Caryl Phillips revisits Emily Bronte’s masterpiece “Wuthering Heights” as a lyrical tale of orphans and outcasts, absence and hope. A sweeping novel spanning generations, “The Lost Child “tells the story of young Heathcliff’s life before Mr. Earnshaw brought him home to his family; the Bronte sisters and their wayward brother, Branwell; Monica, whose father forces her to choose between her family and the foreigner she loves; and a boy’s disappearance into the wildness of the moors and the brother he leaves behind.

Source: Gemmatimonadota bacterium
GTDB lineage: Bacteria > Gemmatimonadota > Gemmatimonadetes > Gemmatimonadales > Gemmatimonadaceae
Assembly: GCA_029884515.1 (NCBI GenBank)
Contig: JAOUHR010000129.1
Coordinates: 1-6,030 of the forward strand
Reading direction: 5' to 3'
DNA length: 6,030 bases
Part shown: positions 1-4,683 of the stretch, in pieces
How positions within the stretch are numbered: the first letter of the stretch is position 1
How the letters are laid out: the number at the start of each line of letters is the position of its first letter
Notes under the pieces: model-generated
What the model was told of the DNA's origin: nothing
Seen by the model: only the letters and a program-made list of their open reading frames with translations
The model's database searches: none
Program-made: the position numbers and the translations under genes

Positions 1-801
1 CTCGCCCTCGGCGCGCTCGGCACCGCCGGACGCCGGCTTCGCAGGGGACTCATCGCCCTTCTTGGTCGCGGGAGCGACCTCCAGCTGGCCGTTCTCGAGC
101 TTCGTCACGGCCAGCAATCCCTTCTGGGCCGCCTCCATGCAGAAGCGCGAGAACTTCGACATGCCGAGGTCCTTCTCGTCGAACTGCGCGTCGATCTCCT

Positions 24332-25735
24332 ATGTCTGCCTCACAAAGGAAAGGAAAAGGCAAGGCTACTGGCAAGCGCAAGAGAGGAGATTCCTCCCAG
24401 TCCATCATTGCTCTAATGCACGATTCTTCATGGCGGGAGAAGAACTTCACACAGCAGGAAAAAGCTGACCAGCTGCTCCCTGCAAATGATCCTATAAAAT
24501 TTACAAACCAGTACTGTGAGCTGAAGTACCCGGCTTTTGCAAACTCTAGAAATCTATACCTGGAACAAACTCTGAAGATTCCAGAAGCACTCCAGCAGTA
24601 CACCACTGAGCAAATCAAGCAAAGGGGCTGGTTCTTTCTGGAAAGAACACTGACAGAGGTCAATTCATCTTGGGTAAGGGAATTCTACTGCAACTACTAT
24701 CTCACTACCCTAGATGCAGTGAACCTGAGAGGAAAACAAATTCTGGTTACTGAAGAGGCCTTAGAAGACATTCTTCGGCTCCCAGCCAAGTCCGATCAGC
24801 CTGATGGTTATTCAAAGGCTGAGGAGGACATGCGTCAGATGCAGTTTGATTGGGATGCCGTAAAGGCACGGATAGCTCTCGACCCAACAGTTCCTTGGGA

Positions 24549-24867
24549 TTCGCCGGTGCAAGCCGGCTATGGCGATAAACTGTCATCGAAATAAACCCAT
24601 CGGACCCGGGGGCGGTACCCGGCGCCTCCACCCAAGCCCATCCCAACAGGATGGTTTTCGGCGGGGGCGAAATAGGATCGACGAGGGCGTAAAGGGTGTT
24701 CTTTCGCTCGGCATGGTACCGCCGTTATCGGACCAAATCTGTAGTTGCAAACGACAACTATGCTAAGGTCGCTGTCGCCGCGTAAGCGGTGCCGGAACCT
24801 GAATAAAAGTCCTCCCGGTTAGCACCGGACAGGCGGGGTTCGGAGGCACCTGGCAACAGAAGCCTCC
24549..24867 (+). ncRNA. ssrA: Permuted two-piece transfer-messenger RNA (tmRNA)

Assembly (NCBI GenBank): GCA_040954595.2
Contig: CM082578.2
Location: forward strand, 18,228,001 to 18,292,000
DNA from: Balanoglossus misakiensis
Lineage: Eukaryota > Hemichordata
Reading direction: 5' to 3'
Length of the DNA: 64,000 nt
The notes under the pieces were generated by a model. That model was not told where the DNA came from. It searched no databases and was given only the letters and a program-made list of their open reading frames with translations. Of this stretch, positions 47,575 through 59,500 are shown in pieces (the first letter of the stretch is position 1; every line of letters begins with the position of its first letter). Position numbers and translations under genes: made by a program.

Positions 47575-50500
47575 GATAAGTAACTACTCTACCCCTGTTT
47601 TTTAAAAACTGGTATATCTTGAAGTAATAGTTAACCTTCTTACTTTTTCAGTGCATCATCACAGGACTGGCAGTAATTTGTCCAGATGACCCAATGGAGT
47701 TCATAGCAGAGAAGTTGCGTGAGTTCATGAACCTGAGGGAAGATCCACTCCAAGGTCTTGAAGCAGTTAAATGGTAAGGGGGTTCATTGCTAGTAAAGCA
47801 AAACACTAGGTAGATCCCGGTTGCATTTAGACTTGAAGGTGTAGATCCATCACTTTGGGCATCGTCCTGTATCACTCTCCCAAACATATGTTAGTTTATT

Phillips deftly spins these disparate lives bound by the past and struggling to liberate themselves from it into a stunning literary work. Phillips has been called in a league with Toni Morrison and V. S. Naipaul (Donna Seaman, “Booklist”), and his work is charged with the complexities of migration, alienation, and displacement. Haunting and heartbreaking, “The Lost Child” transforms a classic into a profound story that is singularly its own.